Dr. Sarah Hirschmüller and Dr. Boris Egloff in a new paper in Frontiers in Psychology examined 407 final statements of death row inmates in Texas and compared them to a big database of the content of the written and spoken communication of more than 23,000 individuals, as well as samples taken from undergraduates instructed to contemplate their death, and from actual suicide notes (some written before “successful” suicide attempts, others before unsuccessful ones).
There were limitations to the study. While the executions are largely repeatable in process, external factors such as the presence of friends and family of the condemned or his / her victim are not so controlled. The comparison statements are also probably not as closely controlled or taken from such a specific group as someone who is about to imminently killed.
However, the research did find that:
…the final statements of Texas death row inmates conveyed extremely positive expressions that reflected the emotional processes of coping with mortality.
The inmates’ last words contained a significantly higher proportion of positive words than the control statements. And that makes sense. Apparently it’s called Terror Management Theory.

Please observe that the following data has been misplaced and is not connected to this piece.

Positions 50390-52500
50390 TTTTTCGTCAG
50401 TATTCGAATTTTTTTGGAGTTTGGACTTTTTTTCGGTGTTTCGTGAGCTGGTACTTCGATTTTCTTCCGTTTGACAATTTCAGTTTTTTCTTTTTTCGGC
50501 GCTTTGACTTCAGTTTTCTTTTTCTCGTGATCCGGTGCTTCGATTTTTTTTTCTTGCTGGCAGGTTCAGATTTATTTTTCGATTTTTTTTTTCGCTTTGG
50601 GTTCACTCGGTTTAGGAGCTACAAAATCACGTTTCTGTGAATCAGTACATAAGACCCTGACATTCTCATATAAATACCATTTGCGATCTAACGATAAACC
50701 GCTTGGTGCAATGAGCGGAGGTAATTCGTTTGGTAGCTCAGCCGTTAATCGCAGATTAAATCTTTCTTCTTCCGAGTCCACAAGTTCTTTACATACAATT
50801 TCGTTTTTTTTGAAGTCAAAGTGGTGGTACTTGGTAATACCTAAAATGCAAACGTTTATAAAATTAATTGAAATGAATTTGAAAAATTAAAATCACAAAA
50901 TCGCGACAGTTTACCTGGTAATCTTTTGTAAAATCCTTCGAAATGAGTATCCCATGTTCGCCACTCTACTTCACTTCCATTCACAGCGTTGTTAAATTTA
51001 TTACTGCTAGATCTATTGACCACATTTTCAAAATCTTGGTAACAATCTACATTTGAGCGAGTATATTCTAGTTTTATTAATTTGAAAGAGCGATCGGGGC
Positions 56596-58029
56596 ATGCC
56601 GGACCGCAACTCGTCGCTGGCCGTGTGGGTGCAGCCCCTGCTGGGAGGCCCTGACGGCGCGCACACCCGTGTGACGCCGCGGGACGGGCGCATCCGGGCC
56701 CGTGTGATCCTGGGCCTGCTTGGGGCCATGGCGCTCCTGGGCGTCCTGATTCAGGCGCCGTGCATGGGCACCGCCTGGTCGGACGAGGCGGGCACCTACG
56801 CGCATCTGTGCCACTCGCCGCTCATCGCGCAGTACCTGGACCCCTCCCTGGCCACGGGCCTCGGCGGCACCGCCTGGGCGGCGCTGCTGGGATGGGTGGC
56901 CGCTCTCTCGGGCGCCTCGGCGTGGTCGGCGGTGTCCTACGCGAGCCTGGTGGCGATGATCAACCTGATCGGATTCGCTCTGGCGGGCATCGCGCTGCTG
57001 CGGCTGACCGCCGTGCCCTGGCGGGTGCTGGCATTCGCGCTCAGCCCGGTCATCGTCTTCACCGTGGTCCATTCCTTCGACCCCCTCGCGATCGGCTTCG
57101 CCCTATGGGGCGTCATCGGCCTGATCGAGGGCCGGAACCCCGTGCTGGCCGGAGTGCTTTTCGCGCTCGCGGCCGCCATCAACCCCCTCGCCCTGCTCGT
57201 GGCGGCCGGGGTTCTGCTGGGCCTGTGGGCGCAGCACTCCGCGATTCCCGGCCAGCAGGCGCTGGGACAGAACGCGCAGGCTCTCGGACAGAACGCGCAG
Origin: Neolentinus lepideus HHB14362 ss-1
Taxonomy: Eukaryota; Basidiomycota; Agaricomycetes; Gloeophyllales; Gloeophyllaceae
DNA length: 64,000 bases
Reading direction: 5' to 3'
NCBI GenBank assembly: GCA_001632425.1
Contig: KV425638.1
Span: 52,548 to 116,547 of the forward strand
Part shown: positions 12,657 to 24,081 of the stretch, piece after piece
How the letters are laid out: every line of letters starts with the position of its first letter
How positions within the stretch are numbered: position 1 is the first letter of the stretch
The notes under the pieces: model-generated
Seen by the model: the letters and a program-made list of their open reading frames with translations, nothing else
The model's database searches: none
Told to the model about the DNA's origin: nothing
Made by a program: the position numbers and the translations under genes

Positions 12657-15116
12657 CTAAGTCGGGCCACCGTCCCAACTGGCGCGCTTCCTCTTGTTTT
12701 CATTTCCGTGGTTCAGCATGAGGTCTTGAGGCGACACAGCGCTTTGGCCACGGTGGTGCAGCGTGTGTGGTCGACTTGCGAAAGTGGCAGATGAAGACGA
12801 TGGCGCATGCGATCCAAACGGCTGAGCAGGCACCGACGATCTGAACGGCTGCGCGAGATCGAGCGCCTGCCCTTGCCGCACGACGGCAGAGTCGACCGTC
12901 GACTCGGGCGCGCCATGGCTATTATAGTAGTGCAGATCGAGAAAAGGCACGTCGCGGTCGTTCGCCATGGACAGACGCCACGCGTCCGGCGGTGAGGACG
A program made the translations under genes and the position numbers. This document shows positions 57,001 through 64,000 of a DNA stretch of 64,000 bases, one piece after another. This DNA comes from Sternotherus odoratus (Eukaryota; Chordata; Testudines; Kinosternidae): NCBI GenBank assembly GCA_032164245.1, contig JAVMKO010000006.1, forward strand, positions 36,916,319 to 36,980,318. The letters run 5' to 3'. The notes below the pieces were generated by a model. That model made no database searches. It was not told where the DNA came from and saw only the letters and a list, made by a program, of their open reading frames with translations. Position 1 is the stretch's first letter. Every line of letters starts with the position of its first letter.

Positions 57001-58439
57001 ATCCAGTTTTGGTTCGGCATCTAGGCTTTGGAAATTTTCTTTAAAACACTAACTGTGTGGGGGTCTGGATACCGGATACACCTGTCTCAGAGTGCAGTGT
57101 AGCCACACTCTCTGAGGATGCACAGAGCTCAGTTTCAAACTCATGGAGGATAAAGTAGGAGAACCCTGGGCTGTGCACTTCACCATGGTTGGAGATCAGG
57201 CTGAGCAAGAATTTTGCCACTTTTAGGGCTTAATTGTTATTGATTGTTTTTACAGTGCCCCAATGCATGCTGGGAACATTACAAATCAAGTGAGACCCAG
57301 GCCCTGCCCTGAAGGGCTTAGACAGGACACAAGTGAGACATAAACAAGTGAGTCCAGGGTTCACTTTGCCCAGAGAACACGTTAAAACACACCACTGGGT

It got me thinking. If you knew were doing something for the very last time, would you do it better? I think we can get sucked in to normality and take things for granted, maybe not trying as hard. This isn’t meant to be a post about regret, but the finiteness (apparently that is a real word!) of things has been a recurring theme for me recently.
If you knew you were going to lose your job, would you work harder? If you knew you were going to lose the game, would you run harder? If you knew you were going to lose your friend, would you hug tighter and laugh longer? If you knew you were going to lose your partner, would you kiss more passionately and say “I love you” more sincerely?
What stops us doing that before it’s too late? Do we take things easy or are we pushing the limits just for no-one else to notice?
He’s got infinite possibilities
I can feel them now
If he chooses well, then nothing can tear him down
Infinite Possibilities by Amel Larrieux